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TD_Review_notes

TD_Review_notes - Thermodynamics Review A Introduction...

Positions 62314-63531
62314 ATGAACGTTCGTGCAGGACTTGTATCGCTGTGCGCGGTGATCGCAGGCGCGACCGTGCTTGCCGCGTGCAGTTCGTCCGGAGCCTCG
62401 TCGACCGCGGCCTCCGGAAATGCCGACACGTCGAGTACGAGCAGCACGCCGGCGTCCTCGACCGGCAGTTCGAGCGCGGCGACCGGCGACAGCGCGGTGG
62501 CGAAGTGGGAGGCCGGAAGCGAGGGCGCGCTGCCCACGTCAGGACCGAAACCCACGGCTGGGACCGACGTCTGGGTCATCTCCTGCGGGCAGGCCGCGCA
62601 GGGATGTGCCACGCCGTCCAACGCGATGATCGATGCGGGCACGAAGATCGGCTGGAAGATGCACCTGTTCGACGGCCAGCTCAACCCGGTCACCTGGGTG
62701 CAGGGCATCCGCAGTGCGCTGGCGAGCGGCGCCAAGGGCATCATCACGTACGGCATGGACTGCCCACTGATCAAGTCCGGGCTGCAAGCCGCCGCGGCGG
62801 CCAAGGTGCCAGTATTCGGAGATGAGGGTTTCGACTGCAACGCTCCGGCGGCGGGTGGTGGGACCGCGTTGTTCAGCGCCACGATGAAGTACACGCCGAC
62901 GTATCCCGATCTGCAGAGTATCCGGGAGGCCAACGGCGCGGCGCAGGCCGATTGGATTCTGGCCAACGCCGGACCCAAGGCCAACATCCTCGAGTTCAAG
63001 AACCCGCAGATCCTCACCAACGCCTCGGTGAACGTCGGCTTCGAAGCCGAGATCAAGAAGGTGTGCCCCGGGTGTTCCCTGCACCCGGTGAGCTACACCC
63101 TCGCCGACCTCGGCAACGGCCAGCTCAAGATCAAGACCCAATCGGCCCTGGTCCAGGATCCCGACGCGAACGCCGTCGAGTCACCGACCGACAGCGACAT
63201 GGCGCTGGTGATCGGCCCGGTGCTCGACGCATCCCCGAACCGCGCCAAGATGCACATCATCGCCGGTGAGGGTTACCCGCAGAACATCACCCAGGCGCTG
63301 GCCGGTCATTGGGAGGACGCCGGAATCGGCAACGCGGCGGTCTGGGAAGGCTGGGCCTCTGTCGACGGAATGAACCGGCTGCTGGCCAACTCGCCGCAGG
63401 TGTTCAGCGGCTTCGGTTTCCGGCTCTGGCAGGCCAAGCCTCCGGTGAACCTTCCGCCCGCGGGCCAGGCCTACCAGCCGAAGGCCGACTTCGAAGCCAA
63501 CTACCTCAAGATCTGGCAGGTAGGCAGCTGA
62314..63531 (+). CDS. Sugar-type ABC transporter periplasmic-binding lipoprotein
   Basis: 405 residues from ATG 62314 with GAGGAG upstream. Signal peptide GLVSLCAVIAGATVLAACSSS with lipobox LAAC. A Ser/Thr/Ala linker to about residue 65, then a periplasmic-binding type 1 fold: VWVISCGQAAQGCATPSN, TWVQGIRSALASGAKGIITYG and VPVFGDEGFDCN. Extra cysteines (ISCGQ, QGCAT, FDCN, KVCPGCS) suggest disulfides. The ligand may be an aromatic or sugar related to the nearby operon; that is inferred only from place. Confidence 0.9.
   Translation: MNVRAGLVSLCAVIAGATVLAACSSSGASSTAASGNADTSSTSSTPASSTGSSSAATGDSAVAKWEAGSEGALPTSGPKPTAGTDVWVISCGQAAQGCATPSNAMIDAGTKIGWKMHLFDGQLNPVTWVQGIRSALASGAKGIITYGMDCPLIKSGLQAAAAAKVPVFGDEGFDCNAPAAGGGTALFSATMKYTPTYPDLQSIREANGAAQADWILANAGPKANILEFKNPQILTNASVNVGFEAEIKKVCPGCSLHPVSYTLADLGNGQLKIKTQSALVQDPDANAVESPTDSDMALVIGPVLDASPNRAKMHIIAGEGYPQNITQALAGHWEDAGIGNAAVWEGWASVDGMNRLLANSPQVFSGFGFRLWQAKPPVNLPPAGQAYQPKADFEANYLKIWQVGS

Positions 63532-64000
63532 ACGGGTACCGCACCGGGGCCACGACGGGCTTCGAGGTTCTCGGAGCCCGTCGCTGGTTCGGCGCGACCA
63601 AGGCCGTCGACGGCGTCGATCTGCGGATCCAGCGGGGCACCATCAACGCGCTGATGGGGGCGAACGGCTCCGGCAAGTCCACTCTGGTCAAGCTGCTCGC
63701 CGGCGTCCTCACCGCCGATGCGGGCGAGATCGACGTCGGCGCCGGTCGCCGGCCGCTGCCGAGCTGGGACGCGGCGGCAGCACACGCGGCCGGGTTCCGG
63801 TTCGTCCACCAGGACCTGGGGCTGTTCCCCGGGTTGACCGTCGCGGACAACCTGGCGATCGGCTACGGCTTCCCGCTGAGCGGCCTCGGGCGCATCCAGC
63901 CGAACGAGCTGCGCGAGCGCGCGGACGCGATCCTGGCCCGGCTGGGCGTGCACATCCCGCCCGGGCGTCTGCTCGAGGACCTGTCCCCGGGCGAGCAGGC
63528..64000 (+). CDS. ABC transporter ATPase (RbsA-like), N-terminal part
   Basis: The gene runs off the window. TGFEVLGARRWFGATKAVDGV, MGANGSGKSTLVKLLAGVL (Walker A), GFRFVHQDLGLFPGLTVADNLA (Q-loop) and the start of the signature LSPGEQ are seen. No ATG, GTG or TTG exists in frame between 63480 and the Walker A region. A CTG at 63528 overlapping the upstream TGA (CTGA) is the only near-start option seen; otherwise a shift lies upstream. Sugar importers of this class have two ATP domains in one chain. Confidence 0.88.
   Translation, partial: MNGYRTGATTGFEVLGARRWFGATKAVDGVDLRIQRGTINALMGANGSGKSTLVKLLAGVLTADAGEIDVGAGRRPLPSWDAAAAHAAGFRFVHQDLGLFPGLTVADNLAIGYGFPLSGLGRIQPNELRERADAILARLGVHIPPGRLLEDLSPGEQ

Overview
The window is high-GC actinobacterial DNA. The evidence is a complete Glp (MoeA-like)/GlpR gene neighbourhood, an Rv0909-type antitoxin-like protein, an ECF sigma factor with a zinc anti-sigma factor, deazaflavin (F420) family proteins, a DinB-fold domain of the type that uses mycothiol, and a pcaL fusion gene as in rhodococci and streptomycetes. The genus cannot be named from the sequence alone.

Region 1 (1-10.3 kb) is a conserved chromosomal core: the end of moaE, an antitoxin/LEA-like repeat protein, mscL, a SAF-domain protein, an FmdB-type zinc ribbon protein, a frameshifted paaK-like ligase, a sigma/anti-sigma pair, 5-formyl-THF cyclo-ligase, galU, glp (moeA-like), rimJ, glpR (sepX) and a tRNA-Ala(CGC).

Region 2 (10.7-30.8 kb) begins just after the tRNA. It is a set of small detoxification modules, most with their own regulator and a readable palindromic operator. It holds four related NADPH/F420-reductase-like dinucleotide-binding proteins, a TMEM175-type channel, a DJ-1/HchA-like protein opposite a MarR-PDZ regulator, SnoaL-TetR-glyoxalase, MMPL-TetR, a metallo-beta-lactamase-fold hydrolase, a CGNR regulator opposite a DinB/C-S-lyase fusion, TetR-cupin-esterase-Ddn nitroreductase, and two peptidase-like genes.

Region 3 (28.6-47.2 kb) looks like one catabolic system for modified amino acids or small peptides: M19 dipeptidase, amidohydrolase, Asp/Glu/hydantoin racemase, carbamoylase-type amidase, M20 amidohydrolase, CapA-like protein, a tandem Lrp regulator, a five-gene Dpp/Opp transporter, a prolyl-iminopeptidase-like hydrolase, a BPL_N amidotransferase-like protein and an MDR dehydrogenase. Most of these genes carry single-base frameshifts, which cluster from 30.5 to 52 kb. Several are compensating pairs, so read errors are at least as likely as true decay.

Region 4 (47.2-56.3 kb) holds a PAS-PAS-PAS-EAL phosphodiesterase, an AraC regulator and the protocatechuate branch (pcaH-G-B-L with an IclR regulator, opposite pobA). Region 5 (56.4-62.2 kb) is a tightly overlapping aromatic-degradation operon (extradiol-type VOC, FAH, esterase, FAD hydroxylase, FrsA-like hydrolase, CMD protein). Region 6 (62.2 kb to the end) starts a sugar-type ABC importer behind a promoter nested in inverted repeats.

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Unformatted text preview: Thermodynamics Review A. Introduction Chemical TD gives us tools to: Determine the composition of a system at equilibrium (What form do the chemicals of interest take? Important!) Find direction of spontaneous change (What reactions will happen involving our chemical of interest?) B. Gibbs free energy, G G expresses relative “free” energy content of the components of a system. Free energy is that part of the total energy that is available to do useful chemical work Thermodynamic expression for free energy: G = H — TS H = enthalpy, kcal total energy content S = entropy, heal/K TS = that part of total energy not available for useful work due to its disordered and uncertain nature - AG : AH — TAS (at constant T and P) C. Equilibrium A system at equilibrium is at a state of minimum free energy A system moving toward equilibrium will decrease G to that AG is negative. (May release heat so AH is negative, or increase S, or some combination) So, for a particular reaction under a particular set of conditions, the sign of AG will tell us whether the reaction is favorable or not. If AG <- 0, the reaction will go as written! In order to understand how G changes for a reaction, let’s look in more detail at what contributes to G. Consider a system containing A, B, C, and D Each moi of each of these components will contribute additively to the total G in the system. Total free energy in system: GT : RAMA + HBMB + nCMC + HDPLD Or Gr = >3 niHi Where: ni is the number of moles of i n; is the per moi contribution of i to the free energy of the system. Free energy contributed by each species, ui, has two components in an ideal system: Mi : the + RT1n{I} 1) in" is the energy corresponding to the chemical nature of the species. Represents the energy of'formation from a reference state (Ca2+ from Ca). This information is available in tables. It is not specific to our particular system. 2) RTin{i} is the energy corresponding to the concentration of the species in the system R = 1.987 cal/(K moi) : 8.314 J/(K moi) T = absolute T in K (273 + °C) 298 K = 25 °C But we are interested in relative changes in G! How does G change with progression of the reaction? For a reaction: 8A + bB 2 CC + dD where A, B, C, and D represent the components, and a, b, c, and d represent the number of moles reacting. As reaction progesses, a moles of A is lost 1) moles of B are lost c moies of C are gained d moles of D are gained We lose pm (the per mol contribution of A) for every mol lost, etc. AG = -aMA ~be + cue + dud Let’s expand this equation based on what we learned about MA AG : —auA° ~ aRTln{A} —buB° — bRTln{B} + cuc° + cRTln{C} + duD" Jr dRTln{D} Let’s just rearrange the terms here, and group terms whether they are based on tabulated information about the chemical nature of the species, or information about our specific system E E E E E E i E E g AG : —auA°ebuB° + cuc" + dpLD" — aRTln{A} H bRTln{B} + cRTln{C} + dRTIn{D} AG = -aMA°-bMB° + Cue” + cw - RTIn({A}“{B}")/{C}“{D}d) We can simplify this into a very important equation - AG 3 AG" + RT an Where: ' ! AG0 : —auA°—buB° + cuc" + duD° and Q = {mama/{arms This is called the reaction quotient At equilibrium, AG : 0, so AGo — — RT an, or Q 2 exp [- AG°/RT] only at equilibrium We can see that the reaction quotient at equilibrium would be a very special parameter—so Q at equil has its own variablern We define K = [{A}€‘{B}b)/{C}°{D}Cl ] at equilibrium K: exp [- AG°IRT] D. Local equilibrium Even if an entire system is not at equilibrium, we may be able to assume equilibrium at certain places in our system. For example, consider a solution dissolving limestone in one area, then flowing to another location where it loses some carbon dioxide, and precipitates calcite. The entire system is clearly not at equilibrium, but'at each step along the way, equilibrium calculations can be used. Example calculation: Is it possible to oxidize sulfide in natural waters with nitrate? (You can work with pH 8 and all other concentrations 10'4 M) Compound AGfO (kcal/mol) H20 66.69 HS‘ ‘ +3.01 N03' -26.4l PF 0 3042' -177 34 urn+ —19 Free energy _ Products” (C. '1- D) Progress of the reaction ...
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